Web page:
Mrs. D. Q. Decker, of ‘Altoona, was a; see the contest between the Academy
“Watehman office visitor on Monday while | 3nd Dickinson Seminary. In fact
on a brief trip to Bellefonte. She was for- every sport-loving man and woman
merly from Ferguson township and keeps ! should out and see th 21 it
well posted on everything that happens jn |”, go e the game, as
that section of the county by reading the | will be worth the time and trouble.
“Pine Grove Mentions” every week in tno | The Academy boys also. deserve the
“Watchman. | encouragement of your. presence.
Theodore and Frank Kelly, the two | Game will be called promptly at 2:45
sons of Mr. and Mrs. David J. Kelly, were | o'clock, instead of three, so be on
guests during the past week of their un- | hand early.
cle, William 7T. Kelly, coming here from | ; Ee en
Ford City to join their parents for a short | — The next attraction at Gar-
visit in Bellefonte. Mr. and Mrs. Kelly i man’s will be Avery Hopkins’ finest
I ih as
elt new ome a, r FE i be presented in onte with a full
Eleanor and Jane Green, the 170 | east of capable acters and ¢ g.
daughters of Dr. and Mrs. George S. | TH who saw this pl ing oT) edy
Green, of Lock Haven, ‘spent Sunday here; Rag
Eleanor as a guest of Eleanor Sheffer, at on a former visit to Bellefonte will
the home of her parents, Mr. and Mrs. |
Paul Sheffer, and Jane visiting for the : &1 1
time at the home of Mr. and Mrs. John M. | time, Monday evening,
Shugert, with their daughter Molly. | 24th, will be the date.
Jerry Stover returned te Marstellar a : :
—_—An ron 1 od sal wi be
Wednesday, after spending twe weeks at | An apro and fo e 1
his former home at Pleasant Gap. Mr. held by the ladies of the Presbyter-
Stover is with the Pennsylvania Coal nad | ian church, in the chapel, on Friday,
Coke company, and had been notified that December 12th, beginning at two p.
he would be transferred te anether dis- | m. Aprons of all kinds will be on,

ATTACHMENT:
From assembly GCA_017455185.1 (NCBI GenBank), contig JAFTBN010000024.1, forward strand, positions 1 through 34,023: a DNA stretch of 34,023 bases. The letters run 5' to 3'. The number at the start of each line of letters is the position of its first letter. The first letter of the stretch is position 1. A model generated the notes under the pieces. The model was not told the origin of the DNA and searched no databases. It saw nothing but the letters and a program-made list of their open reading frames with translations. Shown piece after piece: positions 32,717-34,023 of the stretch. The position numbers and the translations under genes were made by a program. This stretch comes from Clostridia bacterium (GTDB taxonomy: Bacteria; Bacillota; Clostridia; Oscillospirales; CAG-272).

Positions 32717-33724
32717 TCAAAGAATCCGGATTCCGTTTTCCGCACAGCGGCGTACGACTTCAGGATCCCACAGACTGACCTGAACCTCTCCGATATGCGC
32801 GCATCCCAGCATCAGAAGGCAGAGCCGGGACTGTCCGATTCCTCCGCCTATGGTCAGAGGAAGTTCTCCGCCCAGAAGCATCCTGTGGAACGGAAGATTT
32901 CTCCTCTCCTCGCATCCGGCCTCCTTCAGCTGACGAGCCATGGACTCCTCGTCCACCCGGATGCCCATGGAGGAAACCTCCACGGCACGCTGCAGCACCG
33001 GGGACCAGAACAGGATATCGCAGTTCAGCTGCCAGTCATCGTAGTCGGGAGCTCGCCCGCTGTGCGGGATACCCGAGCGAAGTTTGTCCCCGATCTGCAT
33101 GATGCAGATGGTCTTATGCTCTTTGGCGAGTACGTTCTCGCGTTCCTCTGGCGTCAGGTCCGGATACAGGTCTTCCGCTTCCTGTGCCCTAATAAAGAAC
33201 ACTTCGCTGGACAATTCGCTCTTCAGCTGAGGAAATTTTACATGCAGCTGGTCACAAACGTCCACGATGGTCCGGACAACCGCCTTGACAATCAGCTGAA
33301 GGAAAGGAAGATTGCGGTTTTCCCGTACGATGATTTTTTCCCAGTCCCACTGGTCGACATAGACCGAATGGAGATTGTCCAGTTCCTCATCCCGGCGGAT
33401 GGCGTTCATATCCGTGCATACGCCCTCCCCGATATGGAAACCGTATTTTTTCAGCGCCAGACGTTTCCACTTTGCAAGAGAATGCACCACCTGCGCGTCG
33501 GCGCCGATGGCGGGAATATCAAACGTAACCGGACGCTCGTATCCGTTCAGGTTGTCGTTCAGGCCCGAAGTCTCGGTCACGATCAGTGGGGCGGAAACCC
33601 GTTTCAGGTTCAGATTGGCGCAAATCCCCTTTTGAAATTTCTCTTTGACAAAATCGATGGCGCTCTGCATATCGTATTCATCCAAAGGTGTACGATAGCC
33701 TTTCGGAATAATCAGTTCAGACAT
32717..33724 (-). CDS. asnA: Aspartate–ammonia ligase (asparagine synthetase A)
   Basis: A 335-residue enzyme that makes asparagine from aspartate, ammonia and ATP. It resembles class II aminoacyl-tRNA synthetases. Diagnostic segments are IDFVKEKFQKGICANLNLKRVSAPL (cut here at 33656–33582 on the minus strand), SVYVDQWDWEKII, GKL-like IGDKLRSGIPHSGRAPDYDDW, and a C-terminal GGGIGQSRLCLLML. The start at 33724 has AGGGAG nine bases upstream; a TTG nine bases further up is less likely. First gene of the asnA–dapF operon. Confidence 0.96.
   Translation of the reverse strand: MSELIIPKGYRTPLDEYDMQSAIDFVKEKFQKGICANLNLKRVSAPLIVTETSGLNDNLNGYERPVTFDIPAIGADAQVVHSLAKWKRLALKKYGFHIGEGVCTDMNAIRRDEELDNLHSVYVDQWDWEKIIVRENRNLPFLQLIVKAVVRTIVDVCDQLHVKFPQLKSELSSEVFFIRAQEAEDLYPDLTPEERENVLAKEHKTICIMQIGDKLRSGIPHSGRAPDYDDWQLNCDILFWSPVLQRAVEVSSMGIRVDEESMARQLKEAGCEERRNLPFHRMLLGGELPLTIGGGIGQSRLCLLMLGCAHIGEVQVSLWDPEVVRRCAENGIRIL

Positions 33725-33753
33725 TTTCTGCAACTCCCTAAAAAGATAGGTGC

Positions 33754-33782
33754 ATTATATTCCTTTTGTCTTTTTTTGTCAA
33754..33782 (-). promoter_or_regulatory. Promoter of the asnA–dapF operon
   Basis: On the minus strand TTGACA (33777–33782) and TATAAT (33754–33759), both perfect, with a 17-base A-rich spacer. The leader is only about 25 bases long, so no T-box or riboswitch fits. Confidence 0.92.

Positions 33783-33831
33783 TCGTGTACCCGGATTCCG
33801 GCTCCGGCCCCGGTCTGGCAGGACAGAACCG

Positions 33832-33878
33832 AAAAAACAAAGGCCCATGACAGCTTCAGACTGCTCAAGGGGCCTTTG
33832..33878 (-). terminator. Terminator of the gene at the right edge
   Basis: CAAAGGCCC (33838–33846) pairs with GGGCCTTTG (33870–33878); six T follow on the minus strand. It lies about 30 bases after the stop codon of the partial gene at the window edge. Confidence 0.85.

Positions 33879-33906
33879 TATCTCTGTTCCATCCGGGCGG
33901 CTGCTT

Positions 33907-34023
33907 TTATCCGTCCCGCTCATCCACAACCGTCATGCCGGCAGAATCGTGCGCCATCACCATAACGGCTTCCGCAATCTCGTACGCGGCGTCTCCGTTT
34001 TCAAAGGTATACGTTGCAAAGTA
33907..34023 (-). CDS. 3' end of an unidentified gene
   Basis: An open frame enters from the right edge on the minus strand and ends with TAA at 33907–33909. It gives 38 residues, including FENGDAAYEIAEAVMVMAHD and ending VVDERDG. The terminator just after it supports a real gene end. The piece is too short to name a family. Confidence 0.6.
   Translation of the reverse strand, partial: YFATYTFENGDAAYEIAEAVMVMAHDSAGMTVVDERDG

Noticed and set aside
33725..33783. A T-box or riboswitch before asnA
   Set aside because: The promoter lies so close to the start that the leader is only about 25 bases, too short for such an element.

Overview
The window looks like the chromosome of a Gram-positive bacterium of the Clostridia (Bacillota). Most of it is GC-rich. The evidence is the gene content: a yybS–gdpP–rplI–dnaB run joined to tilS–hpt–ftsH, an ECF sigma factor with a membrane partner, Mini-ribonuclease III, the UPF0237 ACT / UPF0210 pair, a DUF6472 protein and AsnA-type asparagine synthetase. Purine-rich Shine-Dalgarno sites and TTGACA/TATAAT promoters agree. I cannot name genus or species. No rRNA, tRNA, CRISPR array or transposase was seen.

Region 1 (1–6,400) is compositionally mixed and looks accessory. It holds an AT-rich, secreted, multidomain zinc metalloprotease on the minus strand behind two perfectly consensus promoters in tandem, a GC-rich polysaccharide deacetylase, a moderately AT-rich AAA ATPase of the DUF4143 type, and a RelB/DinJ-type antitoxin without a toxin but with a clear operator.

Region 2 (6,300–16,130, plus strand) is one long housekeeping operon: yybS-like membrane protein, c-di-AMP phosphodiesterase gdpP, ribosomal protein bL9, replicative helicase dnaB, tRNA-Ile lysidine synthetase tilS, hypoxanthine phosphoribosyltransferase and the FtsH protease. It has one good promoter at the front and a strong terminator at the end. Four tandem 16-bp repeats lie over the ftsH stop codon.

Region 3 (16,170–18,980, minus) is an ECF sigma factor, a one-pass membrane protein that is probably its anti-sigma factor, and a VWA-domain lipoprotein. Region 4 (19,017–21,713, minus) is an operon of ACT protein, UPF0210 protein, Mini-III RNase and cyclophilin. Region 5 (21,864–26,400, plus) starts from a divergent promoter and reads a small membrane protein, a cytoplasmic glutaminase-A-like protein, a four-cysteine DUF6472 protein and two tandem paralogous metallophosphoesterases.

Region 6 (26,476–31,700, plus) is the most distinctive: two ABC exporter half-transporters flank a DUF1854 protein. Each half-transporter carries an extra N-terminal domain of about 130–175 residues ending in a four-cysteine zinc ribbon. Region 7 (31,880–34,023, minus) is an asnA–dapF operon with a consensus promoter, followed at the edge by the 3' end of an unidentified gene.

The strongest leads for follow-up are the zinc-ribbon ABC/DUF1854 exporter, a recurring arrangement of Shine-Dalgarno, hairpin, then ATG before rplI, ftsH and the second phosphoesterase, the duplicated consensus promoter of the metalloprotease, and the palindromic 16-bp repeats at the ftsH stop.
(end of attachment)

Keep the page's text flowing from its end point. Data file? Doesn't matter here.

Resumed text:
trict upon his return te Cambria county, | hand and the food will include home-
but had ne intimation as te where his fu- | made bread, cakes, pies, ete. The la-
vure Lome WIE he. dies will appreciate a liberal patron-
Richard J. Lane was in Dellefonte age. ;
Just week, coming in for his ear, which he | i Lil JIM
had left here for his mether, Mrs. James | — The wedding of Rev. Louis Y.
1 On Barber and Miss Mary Dale will take
the return trip to MeKeesport Mr. Lane : place in the Presbyterian church at
was accompanied by his mother, Mrs. HH. | Lemont, Wednesday, November twen-
E. Fenlon and Mrs. John Porter Lyon, all ! ty-sixth at two-fifteen o'clock: On
of whom visited for a shert time in the | ? ¢ th t circle of fri 3
sicinity of Pittsburgh. | account of the great circle of friends
Ty | of both the bride and groom, no cards
Mrs, D. I. Willard, representing the | b issued. A Teo i in th
woman's club ef Bellefonte, attended the j ave een 185 * eption e
Friday, held | church will follow the ceremony.
iri-county conference last ery
: v6 r. PY : i apt o 5
this year in Williamsport, Pa. They Jt is repo ted that aviator Gil-
{ bert B. Budwig has given up commer-
want to see it again, and those who
didn’t should make sure to see it this
principal topics discussed were “Ameri-
eanization” and “Thrift.” Mrs. Keefer, of{", \
Williamsport, also presented the idea of | cial flying and re-entered the govern-
establishing a home and school league to | ment mail aero service.
embrace all parent-teachers’ associations. | iy s
A box luncheon was served at noon-time. | Have Your xy es Examined.
Mrs. Elsie Rankin Helliwell, of Atlan- | David B. Rubin, of Rubin and Ru-
tic City, is visiting with her father, Wil | bin, Harrisburg’s leading eyesight
Bal BE. Baskin a an tus | specialists, will be in the Mott drug
home on Curt n street. Mr. and Mrs. Wwat- | store, Bellefonte, ron Thursday and
ter Rankin and their small son, and Miss Frid December: 4th and 5th. There
Mary Rankin, of Harrisburg, will come to | | riaay, Dec a 2 e
{is mo charge for examining your
Bellefonte next week to complete the fam- J
jly Thanksgiving party Mr. Rankin will | €yes, and there are no drops used in
entertain. Mrs. Helliwell hopes to remain the examination. This will be his last
with her father and sisters until after] visit to Bellefonte this year. 46-2t
Christmas. -— ia
— Herbert G. Blakesley, who has been in 2 Mrs. Delmonico invites the la-
jellefonte the past few months as man- | dies of Bellefonte and Centre county
ager of the government aviation field of | to the opening of her art shop, in
the aero mail service, left on Wednesday Shoemaker flats, Saturday, Nov. 22.
evening for Bustleton, where he will be in | All kinds of embroidered articles and
charge of the big repair works located | stamped pieces. She will also teach
there. Mr. Blakesley made many friends | faney work of all kinds. 46-1t
during his stay in Bellefonte who, though CB meen
sorry to see him go, wish him all kinds of For Sale.—Good double heater. On-
success in his new field of labor. Mr. | ly used three winters. Inquire of
Windsen, who had originally been slated | Mrs. James Toner.
—— The Basket Shop will open its
as Mr. Blakesley's successor, will only be
1 | Christmas sale at the State-Centre
a Mr. Towers, from Washington, who wil
in charge temporarily until the arrival of
be the mew manager. | store on December 8th, 1919. 46-1t